At the conclusion of executing each client’s Last Will and Testament, the question of where to store it for safekeeping is almost always asked. Generally, there are two main options for storing original estate planning documents.
The first option is to keep them with other important documentation in your home. This makes locating the will easier on family members after you pass away. One concern is that the documentation could be destroyed by flood or fire. Many clients have purchased a fire-proof safe for this reason. Keep in mind that you will need to have instructions for family members to enter the safe should the need arise.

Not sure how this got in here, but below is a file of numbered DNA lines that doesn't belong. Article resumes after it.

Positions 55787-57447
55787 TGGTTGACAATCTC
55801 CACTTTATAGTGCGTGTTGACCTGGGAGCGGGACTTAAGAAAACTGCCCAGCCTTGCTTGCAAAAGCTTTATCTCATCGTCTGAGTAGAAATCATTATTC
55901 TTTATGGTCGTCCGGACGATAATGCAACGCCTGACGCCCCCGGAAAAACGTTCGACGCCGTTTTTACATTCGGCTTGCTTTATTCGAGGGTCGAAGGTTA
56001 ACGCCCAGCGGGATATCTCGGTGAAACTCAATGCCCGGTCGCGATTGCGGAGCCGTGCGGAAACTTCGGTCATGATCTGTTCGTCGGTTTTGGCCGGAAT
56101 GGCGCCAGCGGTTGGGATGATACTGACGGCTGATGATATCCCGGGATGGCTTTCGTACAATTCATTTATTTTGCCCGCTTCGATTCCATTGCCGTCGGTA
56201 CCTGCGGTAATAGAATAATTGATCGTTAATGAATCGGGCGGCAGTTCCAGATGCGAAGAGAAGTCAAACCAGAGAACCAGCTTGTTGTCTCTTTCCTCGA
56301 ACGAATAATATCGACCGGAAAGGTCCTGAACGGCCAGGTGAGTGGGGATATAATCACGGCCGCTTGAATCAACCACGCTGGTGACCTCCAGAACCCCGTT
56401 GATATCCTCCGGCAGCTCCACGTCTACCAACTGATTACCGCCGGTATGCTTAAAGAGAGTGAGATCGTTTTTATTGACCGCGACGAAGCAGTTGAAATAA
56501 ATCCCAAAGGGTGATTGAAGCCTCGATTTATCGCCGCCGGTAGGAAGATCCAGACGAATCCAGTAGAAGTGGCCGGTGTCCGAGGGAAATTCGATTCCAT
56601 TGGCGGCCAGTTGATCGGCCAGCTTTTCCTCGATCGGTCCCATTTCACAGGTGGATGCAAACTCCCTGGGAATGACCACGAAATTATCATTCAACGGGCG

The second option people choose for storing original estate planning documents is to use a safety deposit box at a bank. Depending on the protocols of each banking institution, it may be difficult for family members to gain access in the event of your death. Some institutions allow co-ownership or release upon death instructions. Check with the institution and makes sure you provide adequate access.
According to Maryland law, the safe-deposit company may permit access to the safe-deposit box by any individual authorized by the box renter, in accordance with a rental agreement, written power of attorney, or other written authority signed by the renter and filed with the safe-deposit company.
However, the family member, or interested person authorized to access the safety deposit box can only open the safety deposit box for the purpose of checking for a will. In this situation the only items that may be removed are a will, a codicil, or any burial documents.
Contact Stouffer Legal at 443-470-3599 in the Greater Baltimore area for assistance with your estate planning needs.